Gluten Free White Chip Chocolate Peppermint Cookies

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A festive recipe for gluten free chocolate peppermint cookies studded with white chocolate chips and white chocolate peppermint drizzle.  The fudgy no-chill small batch chocolate cookies are made with a flavorful almond flour blend and feature a kiss of peppermint in the cookie and decoration.

chocolate Peppermint Christmas Cookies

Christmas is almost here and we have a delicious variety of cookies for Santa including the gluten free sugar cookie cut-outs, candy cane cookies, and chocolate peppermint thumbprint cookies.  However, we can always use one more cookie to add to the list, and that is these chocolate peppermint gluten free cookies!

Why You’ll Love These Chocolate Peppermint Cookies

  • No-chill cookie dough – Though I like to chill most of my cookie dough recipes, this particular recipe does not require it.  The cookies bake perfectly with just a few minute rest at room temperature.
  • The cookies are fudgy – The center of the cookies are incredibly soft and fudgy. 
  • Caramelized edges – The outside of the cookies balance the fudgy centers with a slightly crunchy and sweet caramelized exterior.
  • Holiday flavor – Peppermint and chocolate should be together at Christmas!  And if you’re looking for more holiday peppermint desserts, be sure to check out the peppermint mocha mini layer cake and the gluten free peppermint patty brownies.
  • Balanced chocolate flavor – I like to use Hershey Dutch process cocoa to balance the chocolate flavor and yield a chocolate cookie that isn’t too acidic.
  • The cookies don’t taste gluten free – With all my gluten free recipes, my goal is to make sure they don’t gluten free.  These cookies have all of the delicious features and flavors of a traditional cookie – and the flour blend I use ensures that.
A neat stack of chocolate gluten free peppermint cookies with white chips and drizzle.

everything You Need To Make Gluten Free Chocolate White Chip Peppermint Cookies

dry Ingredients

  • Oat Flour – You can purchase oat flour, or make your own by grinding up gluten free rolled oats into flour (which is what I do).  Oat flour adds wonderful flavor and texture.
  • Sweet Rice Flour – Sweet rice flour helps with structure, texture, and chew.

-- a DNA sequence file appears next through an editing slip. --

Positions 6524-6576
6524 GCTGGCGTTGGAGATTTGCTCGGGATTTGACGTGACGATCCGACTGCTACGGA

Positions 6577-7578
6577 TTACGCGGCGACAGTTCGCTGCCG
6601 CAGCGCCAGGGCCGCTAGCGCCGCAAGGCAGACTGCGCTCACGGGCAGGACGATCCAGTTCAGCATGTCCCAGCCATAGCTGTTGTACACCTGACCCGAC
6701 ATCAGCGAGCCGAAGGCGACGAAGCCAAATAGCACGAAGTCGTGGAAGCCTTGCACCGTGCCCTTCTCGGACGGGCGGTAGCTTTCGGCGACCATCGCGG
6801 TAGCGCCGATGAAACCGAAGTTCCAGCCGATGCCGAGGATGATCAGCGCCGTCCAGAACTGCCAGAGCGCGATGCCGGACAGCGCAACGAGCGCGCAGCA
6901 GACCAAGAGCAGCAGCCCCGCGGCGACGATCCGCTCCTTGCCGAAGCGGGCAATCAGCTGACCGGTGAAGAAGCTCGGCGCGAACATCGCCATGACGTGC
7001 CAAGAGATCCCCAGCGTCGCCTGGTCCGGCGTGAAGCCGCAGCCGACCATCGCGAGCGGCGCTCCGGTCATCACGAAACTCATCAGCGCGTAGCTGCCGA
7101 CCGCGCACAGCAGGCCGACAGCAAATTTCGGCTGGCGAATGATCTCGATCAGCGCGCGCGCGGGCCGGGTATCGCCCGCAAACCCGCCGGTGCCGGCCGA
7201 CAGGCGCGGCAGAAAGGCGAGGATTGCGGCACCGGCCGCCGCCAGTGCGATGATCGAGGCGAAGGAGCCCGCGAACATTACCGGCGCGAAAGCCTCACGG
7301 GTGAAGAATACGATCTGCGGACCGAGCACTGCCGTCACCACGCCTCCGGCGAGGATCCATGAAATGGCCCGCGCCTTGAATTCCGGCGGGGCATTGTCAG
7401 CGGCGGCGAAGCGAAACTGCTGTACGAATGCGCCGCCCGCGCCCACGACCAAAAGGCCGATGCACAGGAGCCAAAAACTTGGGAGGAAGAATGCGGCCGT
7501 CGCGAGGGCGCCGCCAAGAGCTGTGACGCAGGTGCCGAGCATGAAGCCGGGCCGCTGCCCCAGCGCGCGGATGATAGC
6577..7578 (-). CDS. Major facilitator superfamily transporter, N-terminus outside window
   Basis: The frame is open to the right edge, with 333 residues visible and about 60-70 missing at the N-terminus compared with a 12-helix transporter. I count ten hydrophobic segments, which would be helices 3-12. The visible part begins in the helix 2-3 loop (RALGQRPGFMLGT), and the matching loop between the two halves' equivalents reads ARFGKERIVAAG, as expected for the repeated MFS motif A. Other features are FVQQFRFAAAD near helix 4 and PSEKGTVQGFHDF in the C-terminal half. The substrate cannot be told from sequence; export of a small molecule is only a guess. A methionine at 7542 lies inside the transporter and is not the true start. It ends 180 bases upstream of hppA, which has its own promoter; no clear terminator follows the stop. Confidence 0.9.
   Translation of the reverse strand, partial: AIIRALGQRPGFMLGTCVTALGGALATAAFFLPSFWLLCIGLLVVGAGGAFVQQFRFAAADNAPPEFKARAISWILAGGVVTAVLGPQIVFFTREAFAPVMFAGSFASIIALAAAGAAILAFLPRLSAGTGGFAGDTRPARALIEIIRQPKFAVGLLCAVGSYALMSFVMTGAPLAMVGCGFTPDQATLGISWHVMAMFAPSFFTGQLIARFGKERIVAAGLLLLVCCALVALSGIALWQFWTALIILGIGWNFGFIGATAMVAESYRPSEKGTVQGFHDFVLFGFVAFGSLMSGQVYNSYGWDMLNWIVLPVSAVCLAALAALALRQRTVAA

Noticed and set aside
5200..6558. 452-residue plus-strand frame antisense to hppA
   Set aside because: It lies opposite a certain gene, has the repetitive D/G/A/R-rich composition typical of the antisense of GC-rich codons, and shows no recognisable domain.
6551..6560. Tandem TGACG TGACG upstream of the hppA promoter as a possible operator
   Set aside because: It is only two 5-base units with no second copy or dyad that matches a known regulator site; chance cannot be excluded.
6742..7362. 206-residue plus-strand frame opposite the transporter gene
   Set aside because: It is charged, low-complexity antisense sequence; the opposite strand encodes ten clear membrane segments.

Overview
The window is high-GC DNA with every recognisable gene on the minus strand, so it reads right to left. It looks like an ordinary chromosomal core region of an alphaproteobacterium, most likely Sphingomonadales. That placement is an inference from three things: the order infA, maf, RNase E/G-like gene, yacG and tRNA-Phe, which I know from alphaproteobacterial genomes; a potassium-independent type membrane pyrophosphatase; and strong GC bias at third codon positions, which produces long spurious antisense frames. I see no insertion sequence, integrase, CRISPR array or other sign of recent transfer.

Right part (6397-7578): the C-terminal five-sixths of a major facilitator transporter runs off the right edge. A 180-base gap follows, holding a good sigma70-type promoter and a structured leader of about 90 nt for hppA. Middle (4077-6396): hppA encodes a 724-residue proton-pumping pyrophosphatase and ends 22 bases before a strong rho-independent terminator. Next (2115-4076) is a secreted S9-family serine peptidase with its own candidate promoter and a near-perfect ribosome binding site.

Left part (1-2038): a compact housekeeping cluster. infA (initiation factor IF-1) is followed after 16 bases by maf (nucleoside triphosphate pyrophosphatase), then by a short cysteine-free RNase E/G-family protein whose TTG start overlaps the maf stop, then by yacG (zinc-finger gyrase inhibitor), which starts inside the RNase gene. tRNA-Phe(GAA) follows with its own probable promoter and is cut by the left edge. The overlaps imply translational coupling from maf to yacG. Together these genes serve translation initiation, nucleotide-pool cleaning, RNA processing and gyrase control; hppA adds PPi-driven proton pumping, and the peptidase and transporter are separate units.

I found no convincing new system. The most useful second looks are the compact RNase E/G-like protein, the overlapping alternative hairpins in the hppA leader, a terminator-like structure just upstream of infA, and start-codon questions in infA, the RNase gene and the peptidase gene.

• Almond Flour – Provides protein structure, moisture, and flavor.  Blanched almond flour is best because it does not have the almond skins and it is ground finer.  
  • Tapioca Flour – Also called tapioca starch.  The tapioca flour gives the cookies chew.
  • Cocoa Powder – I prefer Dutch process cocoa and use it in most of my chocolate recipes.  I like it for the bold cocoa flavor and lower acidity.
  • Baking Soda – A little baking soda will make the cookies spread and give them texture.
  • Salt – Salt is great to balance all of the flavors!

Wet Ingredients

  • Unsalted Butter – Because we are add our own salt.
  • Cane Sugar – I like to use cane sugar because it is not as refined as white granulated sugar.
  • Maple Syrup – The maple syrup adds a little extra moisture, and provides a little flavor too!
  • Egg Yolk – The single egg yolk helps keep the texture soft, and acts as a binder.
  • Peppermint Extract – Chocolate peppermint cookies require peppermint!
  • White Chocolate Chips
  • Coconut Oil

Baking Equipment

  • Mixing Bowls
  • Handheld Mixer – This is a sticky dough and you need a mixer.  You could use your tilt-head stand mixer with a smaller 3-quart mixing bowl.  The small bowl works with the regular attachments.
  • Cookie Scoop – The cookie scoop is the baker’s best friend, in my opinion!
  • Baking Sheet with Parchment Paper

helpful Tips For Making Gluten Free Chocolate Peppermint Cookies

  • Bring the butter and egg yolk to room temperature first – Ingredients at the same temperature will mix and bake more evenly.
  • Mix the dry ingredients together first – To incorporate the flour blend with the other dry ingredients.  And it eliminates any lumps.
  • Use a mixer – Because this is a sticky dough and may be too hard to mix by hand.
  • Use a cookie scoop  – To measure and scoop the cookies.  This way you get equal size cookies and less mess!
  • Let the dough rest for few minutes – Before baking, so the flavors develop and the dough hydrates.
Close up look at a chocolate peppermint gluten free cookie with white chocolate chips and drizzle.

FAQ’s: Gluten free chocolate peppermint Cookies

Can this recipe be doubled?

The recipe is intended to be a small batch, and only tested as a small batch. I can’t say for certain how doubling the recipe will turn out. If you try it, let me know!

Will a 1:1 gluten free flour blend work instead?

Probably not. I find the 1:1 blends to be drier than the single blend flour I use for these gluten free chocolate peppermint cookies. Other ingredient ratios would need to adjusted to balance that.

Can I use natural cocoa powder instead of Dutch process?

You can, but the cookies may not be as chocolatey.

How much peppermint extract should you use in cookies?

A little peppermint extract goes a long way. I recommend starting with what is noted in the recipe and adjust to your preference. Too much, and you may end up with toothpaste flavored chocolate peppermint cookies!